the fact that there even has to be an article about whether or not this is a loan is evidence enough that people are up in arms and complaining. This simply should not be. it is a non issue. if one is not happy with the terms then find a carrier with terms that you are happy with and do not sign a contract that you are later going to try and complain your way out of. no one is forcing anyone into anything. they are enticing you with groovy, neat phones but if your a person of character you'll be able to say NO THANK YOU, if you feel it's unfair.

I think part of the confusion is that the Apple and AT&T sites are telling people who are not eligible to upgrade their phones that their only option is to pay $700. I wrote to AT&T CS about how the pricing worked, and one of the things I was told is that by signing a new 2-year contract I could get the phone for $499, which is not mentioned anywhere when you fill in the form that tells you what your eligibility is.

Calling it a "loan" would subject them to credit regulations and possibly make AT&T a non-bank bank.
While I appreciate Apple's efforts to enhance the product, the i-phone's main deficiency is the poor quality of AT&T network. The primary purpose of any cellular phone is to connect two callers - something that continues to challenge AT&T.

@dmys
You could not be more wrong.
The cost of the iPhone 3G components was $174.33, according to iSupply in a study they did last summer (http://bit.ly/133BQc). They also claim that Apple pays $50 IP royalties for each unit, so the cost of just the unit is $224.33. If Apple did try to sell it at $199 without subsidy, they would lose a LOT of money because that price is only for the assembly. As Gizmodo points out, "This figure does not include additional costs like software development, shipping and distribution, packaging and miscellaneous accessories included with each phone." It also does not account for the people who work for Apple, the costs of the retail locations, and other expenses associated with running a company. If you take all of that into consideration, I think $699 for a device like the iPhone is a pretty good deal. And unless you're ready to pay that price, you need the carrier subsidies.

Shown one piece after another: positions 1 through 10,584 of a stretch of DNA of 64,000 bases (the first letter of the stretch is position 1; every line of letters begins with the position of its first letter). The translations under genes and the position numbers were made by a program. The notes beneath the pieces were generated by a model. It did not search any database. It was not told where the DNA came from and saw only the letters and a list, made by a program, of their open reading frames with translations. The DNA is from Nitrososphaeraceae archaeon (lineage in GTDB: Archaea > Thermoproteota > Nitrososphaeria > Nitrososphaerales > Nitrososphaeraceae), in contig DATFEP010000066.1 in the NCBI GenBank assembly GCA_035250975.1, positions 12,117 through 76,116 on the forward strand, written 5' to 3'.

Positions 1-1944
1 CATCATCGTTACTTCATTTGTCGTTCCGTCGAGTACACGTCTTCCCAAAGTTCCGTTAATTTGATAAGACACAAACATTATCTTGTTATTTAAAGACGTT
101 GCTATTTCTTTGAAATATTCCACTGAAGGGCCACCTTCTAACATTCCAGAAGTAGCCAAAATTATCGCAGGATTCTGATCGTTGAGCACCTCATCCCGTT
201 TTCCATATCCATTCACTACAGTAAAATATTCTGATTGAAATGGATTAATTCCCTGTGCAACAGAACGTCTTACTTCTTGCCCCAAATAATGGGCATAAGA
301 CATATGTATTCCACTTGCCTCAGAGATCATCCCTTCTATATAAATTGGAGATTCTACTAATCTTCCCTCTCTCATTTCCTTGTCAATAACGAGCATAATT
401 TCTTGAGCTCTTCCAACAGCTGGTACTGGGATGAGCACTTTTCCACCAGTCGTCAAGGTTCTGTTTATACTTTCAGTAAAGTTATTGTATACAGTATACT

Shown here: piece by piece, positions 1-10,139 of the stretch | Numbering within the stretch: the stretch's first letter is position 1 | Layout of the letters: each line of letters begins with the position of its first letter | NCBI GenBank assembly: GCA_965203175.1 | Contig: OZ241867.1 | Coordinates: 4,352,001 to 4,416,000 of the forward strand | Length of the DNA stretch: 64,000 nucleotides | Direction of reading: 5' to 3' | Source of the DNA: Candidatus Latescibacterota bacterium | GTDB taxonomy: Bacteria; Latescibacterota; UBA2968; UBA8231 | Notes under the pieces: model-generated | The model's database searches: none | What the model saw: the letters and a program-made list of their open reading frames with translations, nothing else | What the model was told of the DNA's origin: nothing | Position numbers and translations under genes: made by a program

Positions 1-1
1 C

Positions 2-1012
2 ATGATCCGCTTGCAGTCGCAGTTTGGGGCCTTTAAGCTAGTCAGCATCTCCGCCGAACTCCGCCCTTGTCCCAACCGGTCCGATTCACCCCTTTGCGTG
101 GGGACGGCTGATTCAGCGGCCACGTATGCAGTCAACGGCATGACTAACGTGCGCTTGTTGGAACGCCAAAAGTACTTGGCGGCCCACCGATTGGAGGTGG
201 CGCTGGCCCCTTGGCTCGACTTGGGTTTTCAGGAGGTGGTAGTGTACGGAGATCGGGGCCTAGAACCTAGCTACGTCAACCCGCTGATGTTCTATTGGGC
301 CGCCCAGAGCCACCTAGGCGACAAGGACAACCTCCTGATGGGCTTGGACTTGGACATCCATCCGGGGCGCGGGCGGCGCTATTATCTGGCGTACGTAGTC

I think people are getting too stuck on the word "loan" as it's defined by banks (interest, regulation, etc.). I think the point of the article identifies it as a loan in the dictionary-definition sense. They give you money (in this case towards the cost of the phone), and you are expected to repay that over a period of time. That's a loan, no matter how you slice it. Of course, you're right that they can't call it that for legal reasons (and probably PR reasons as well), but in the truest sense of the word, it's a loan and not a subsidy.

ATT is full of crap, they know Apple is going to be putting new iphones out each year, why don't they come out w new phones every 2 years when our contracts are up!!! i bet the sale of the 3gs(ucks) is going to be way down, i was going to pay the $299, but now i think i will just jailbreak my phone, only reason i wanted to buy the new phone anyway was bcuz of the video camera!!! ATT U R SLIPPING!!!!

Not a loan, that's just silly. The monthly fees don't change whether you have asubsidized phone or not. If it was a loan, the fees would drop or those without subsidies wouldn't pay as much.
It's so simple, I still can't fathom why there's been any debate (other than the passions ignited by those who simply can't stand the idea of waiting for the latest thing)
ATT charges a monthly fee for it's services. You may buy a full priced phone (or use one you already own) and cancel your service with them at any time.
However, you may want a different, more expensive phone but not have or want to pay the full price. In that case, ATT will take a loss on the sale of the phone in return for your agreement to stay with them at the same monthly rates as everyone else for two years AND forego upgrades during that time.
That's not a loan, it's marketing strategy. You get an expensive phone for less. They get your monthly dollars for two years. WIN-WIN.
And for g-d sakes stop whining if you have to wait - you got your subsidy, saved several hundred bucks and now you just have to wait until 18 months passes since you bought the last phone. Or pay full price, whatever you want to do. No one if forcing anyone to pay anything or do anything.

@Greg
Just pretend that they are only putting them out every two years. Ignore the 3Gs and when next years phone comes out, get it then. You're no worse off than if they were only coming out with new models every two years